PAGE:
Arguably the biggest and best of the show’s season finales, Enemy of the Bane not only brings back Sontaran Commander Kaagh (Anthony O’Donnell) from the Season 2 opener and Luke’s creator, Mrs Wormwood (Samantha Bond), but also the great Brigadier Alastair Lethbridge-Stewart (Nicholas Courtney) from Doctor Who. It’s a mighty pay-off for the first two seasons. Although this marks the Brig’s final on-screen appearance before Courtney passed away in 2011, this wouldn’t be the last Sarah Jane episode to give another Classic Who companion the School Reunion treatment…
The Wedding of Sarah Jane Smith (Season 3, Episodes 5 and 6)
Sarah Jane is getting married! Nigel Havers guest-stars as Miss Smith’s fiancee, Peter Dalton, the man for whom Sarah would hang up her sonic lipstick and retire from fighting aliens. Understandably, she’s miffed when her young friends take it upon themselves to investigate Peter, but it looks as though the wedding will go without a hitch. Enter the Tenth Doctor (slap-bang in the middle of that final year of David Tennant specials) with a grave warning of an old enemy at work…
Mona Lisa’s Revenge (Season 3, Episodes 9 and 10)
The Mona Lisa has a great track record in Doctor Who. Beyond the painting’s pivotal role in the Fourth Doctor serial City Of Death, there’s also this fun romp involving an alien that transforms paintings into living things, including La Gioconda herself (Suranne Jones). Think of this one as a more comical remix of Doctor Who’s Fear Her, or a prelude to the gallery-hopping madness of The Day Of The Doctor…
The Nightmare Man (Season 4, Episodes 1 and 2)
Although most of the regulars stuck around, the series also allowed for Sarah Jane’s young companions to move on like the main show does. In the Season 4 opener, Luke is on the cusp of going to university, when he’s plagued by visions of the titular Nightmare Man (Julian Bleach). Joseph Lidster is one of the show’s best writers and this haunting and dramatic outing is one of his finest.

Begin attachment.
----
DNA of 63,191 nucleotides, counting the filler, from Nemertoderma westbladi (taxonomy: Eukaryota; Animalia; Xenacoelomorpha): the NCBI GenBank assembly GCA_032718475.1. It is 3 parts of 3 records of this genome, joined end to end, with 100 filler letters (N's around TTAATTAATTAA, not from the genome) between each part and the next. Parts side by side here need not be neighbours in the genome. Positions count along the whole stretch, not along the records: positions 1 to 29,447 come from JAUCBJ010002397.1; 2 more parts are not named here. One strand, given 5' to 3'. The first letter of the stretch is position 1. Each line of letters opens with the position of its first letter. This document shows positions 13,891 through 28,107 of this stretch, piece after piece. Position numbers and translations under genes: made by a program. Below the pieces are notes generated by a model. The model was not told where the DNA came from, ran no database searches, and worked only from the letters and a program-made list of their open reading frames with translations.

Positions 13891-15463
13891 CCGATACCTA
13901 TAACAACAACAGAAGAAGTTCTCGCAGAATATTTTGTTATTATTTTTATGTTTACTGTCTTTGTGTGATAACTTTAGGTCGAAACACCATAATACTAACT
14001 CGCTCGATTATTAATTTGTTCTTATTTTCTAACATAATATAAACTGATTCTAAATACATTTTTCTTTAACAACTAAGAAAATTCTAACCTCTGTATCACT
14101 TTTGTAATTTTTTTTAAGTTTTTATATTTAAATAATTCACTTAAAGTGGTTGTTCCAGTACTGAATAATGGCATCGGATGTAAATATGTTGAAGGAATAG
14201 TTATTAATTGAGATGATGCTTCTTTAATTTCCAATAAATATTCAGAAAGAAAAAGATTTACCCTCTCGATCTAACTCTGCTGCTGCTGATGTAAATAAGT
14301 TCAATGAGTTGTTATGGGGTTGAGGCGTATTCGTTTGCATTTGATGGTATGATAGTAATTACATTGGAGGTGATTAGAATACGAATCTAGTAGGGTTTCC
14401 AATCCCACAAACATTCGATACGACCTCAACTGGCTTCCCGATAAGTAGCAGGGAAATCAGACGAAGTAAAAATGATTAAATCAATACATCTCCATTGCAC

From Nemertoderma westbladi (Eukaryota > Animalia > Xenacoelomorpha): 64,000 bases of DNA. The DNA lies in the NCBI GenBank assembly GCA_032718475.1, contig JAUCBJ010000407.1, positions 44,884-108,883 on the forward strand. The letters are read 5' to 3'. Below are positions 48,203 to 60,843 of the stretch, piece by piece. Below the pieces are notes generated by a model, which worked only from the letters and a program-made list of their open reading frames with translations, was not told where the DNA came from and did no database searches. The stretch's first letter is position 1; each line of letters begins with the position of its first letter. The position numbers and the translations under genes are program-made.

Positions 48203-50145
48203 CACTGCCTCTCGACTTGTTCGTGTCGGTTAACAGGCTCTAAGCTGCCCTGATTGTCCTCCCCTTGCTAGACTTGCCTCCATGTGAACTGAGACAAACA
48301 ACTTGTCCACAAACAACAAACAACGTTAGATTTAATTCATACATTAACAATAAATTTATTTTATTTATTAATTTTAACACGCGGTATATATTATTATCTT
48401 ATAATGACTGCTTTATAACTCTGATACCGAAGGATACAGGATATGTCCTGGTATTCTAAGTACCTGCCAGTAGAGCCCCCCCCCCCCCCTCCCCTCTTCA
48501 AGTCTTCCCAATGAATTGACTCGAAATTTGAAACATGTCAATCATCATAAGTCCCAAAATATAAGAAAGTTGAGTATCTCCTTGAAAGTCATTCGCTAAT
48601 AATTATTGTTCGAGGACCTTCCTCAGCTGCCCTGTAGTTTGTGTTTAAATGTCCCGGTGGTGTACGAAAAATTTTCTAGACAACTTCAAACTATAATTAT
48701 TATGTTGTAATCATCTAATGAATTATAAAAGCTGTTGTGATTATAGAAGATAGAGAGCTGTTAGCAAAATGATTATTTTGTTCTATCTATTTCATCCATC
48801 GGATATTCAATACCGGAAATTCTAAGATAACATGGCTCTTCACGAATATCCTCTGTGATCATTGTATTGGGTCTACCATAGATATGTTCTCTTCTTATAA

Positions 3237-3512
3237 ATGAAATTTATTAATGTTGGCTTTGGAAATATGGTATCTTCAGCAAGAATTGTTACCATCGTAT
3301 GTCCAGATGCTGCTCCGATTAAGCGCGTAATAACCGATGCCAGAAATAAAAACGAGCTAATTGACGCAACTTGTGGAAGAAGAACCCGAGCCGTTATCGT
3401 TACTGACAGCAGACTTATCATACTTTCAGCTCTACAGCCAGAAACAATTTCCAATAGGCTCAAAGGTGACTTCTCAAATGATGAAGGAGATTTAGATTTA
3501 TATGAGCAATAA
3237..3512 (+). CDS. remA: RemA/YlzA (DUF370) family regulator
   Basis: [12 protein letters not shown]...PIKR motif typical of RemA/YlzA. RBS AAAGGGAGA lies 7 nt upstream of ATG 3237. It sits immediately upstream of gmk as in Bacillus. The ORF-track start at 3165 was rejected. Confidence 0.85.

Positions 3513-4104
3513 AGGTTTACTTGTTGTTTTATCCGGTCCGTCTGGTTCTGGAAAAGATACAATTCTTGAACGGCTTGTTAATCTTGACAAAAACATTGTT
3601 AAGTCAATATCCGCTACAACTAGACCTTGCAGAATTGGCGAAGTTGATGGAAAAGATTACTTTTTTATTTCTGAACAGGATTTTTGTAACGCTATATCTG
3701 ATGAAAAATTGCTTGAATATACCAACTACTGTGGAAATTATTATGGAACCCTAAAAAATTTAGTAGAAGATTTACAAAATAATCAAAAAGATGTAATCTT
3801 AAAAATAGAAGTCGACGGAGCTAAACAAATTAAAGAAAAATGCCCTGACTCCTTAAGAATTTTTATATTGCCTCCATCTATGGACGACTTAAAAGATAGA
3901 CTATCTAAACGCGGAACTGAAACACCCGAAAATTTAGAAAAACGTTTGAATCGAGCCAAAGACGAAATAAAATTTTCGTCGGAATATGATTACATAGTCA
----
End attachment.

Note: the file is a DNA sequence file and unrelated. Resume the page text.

Death of the Doctor (Season 4, Episodes 5 and 6)
Did you know that Russell T Davies wrote for the Eleventh Doctor too? A year after Steven Moffat took over as head writer and “showrunner” on Doctor Who, RTD wrote a serial in which Sarah Jane meets another of the Third Doctor’s companions, Jo Grant (Katy Manning), when they’re both informed that their Time Lord friend has finally perished. No, really. Anyway, it’s lovely that Manning is the headliner, even with Matt Smith in the mix, and this story closes on a catch-up with the lives of several classic series companions, as envisioned by Davies.
The Curse of Clyde Langer (Season 5, Episodes 3 and 4)
The final season was cut short by the tragic death of Elisabeth Sladen during production. The highlight of the last three serials is this showcase for Clyde, in which a brush with an alien artefact leads to his friends and loved ones suddenly turning on him. All fan service aside, the show is on blinding form when it does drama for an after-school audience, and this one turns the screws on its upsetting premise to brilliant effect. It’s well worth digging into the entire series, not just the ones with returning characters, because of the standard of writing and the acting around Sladen.